#DoNotTouchMyClothes trends on Twitter as Afghan women celebrate traditional attire and speak up against the Taliban prescribed dress code

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Afghan women protest the new rules and regulations under the Taliban government.

Recently, the newly established Taliban government has been making many noticeable changes in Afghanistan. According to reports, an all-male interim government has been announced for the country.

Afghanistan’s Higher Education Minister Abdul Baqi Haqqani also declared that Afghani universities will now be segregated and veils will be made mandatory for all female students.

Several pro-Taliban Afghanis alsobelieve that Afghan women wearing make-up and modern clothes do not represent Muslim Afghan women.

Under the predominant Taliban rule, Afghan women are determined to speak up against injustice and biased beliefs. The female residents of Afghanistan are resisting the changes that are favoring men only.

The first order of this resistance is the dress code of Afghan women. Reacting to enforcing of what Afghan women may or may not wear, they have started an online campaign using the hashtag #DoNotTouchMyClothes to challenge the Taliban’s conservative female clothing rules.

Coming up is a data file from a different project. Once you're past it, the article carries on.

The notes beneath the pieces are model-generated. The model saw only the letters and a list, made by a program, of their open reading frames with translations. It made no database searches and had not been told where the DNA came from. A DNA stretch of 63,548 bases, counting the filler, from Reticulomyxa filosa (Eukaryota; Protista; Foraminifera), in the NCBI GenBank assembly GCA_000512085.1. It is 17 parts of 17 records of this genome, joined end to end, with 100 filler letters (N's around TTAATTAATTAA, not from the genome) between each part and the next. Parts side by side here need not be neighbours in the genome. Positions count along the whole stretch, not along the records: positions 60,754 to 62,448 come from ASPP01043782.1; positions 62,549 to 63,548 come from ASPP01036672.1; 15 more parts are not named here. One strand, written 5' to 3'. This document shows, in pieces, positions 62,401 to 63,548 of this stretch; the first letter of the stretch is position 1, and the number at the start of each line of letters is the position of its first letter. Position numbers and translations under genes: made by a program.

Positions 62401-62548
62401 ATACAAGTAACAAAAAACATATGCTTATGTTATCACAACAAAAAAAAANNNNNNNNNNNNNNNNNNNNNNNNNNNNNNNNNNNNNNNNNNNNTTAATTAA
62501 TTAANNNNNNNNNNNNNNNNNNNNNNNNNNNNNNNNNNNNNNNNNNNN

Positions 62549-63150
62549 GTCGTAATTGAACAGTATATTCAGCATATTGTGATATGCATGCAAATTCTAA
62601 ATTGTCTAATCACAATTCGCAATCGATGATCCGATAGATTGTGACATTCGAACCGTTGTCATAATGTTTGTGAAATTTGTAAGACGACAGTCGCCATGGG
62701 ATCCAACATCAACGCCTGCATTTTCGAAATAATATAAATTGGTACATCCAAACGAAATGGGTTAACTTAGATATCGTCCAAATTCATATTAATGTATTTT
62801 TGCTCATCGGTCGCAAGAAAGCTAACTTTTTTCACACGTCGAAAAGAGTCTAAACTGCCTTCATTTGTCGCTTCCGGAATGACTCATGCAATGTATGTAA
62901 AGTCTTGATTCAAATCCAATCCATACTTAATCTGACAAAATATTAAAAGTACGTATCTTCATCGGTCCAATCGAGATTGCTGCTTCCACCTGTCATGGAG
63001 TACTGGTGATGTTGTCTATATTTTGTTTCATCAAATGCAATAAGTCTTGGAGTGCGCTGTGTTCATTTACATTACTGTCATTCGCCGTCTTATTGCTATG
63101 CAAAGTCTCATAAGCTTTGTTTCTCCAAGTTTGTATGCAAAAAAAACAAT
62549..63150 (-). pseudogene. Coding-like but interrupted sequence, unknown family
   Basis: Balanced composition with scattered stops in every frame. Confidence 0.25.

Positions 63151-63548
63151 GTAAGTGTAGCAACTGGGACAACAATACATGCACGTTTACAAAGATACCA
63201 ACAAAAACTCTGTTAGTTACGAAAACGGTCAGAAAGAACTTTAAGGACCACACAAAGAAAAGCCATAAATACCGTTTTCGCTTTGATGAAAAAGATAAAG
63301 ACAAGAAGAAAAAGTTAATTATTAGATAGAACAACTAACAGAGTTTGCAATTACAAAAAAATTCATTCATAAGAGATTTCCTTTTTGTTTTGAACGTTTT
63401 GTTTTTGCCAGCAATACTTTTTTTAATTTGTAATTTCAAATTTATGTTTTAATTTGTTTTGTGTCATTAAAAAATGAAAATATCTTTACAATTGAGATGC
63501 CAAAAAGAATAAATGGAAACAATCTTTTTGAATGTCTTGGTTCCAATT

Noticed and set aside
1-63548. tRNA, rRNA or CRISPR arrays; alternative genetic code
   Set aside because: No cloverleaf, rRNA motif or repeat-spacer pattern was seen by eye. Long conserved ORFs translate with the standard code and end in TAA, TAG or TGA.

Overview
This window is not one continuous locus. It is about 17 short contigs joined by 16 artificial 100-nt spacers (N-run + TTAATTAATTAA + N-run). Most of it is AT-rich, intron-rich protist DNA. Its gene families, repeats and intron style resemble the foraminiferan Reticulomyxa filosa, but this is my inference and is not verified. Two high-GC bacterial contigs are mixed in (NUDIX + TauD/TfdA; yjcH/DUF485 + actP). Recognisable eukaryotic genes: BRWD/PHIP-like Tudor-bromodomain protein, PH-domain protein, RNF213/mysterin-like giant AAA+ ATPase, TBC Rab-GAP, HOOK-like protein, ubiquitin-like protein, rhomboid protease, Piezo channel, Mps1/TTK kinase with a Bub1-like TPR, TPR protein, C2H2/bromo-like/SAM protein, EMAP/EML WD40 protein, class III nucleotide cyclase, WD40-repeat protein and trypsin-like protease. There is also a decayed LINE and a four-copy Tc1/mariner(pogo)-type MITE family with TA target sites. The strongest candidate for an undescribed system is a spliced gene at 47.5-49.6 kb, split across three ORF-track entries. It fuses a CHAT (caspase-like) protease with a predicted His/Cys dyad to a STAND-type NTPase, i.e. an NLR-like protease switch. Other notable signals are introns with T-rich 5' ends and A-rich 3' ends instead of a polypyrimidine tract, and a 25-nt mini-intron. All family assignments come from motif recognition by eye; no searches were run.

The campaign features many Afghan women sharing pictures of their colorful traditional dresses on Twitter. Dr. Bahar Jalali, a former history professor at the American University in Afghanistan, initiated the dress campaign.

Using hashtags #DoNotTouchMyClothes and #AfghanistanCulture to reclaim Afghan women’s traditional clothes, Jalali posted a picture of herself on the social platform in a green Afghan dress. She said:

This is Afghan culture. I am wearing a traditional Afghan dress.

In another tweet, Dr. Bahar Jalali talked about the women who wore long, fully veiled black gowns, covering their faces and hands at the pro-Taliban rally and said:

No woman has ever dressed like this in the history of Afghanistan. This is utterly foreign and alien to Afghan culture. I posted my pic in the traditional Afghan dress to inform, educate, and dispel the misinformation propagated by the Taliban.

Following in her footsteps, several other Afghan women took to Twitter and started sharing pictures of themselves in traditional Afghan attire.

Here are some of the most popular tweets of the campaign:

 

While the campaign is going full speed ahead on social media, the Taliban government has not issued a statement on the matter. Only time will tell whether the social uprising compels the new Afghanistan government to change policies in favor of women.

What are your thoughts on this? Please share with us in the comment section below.


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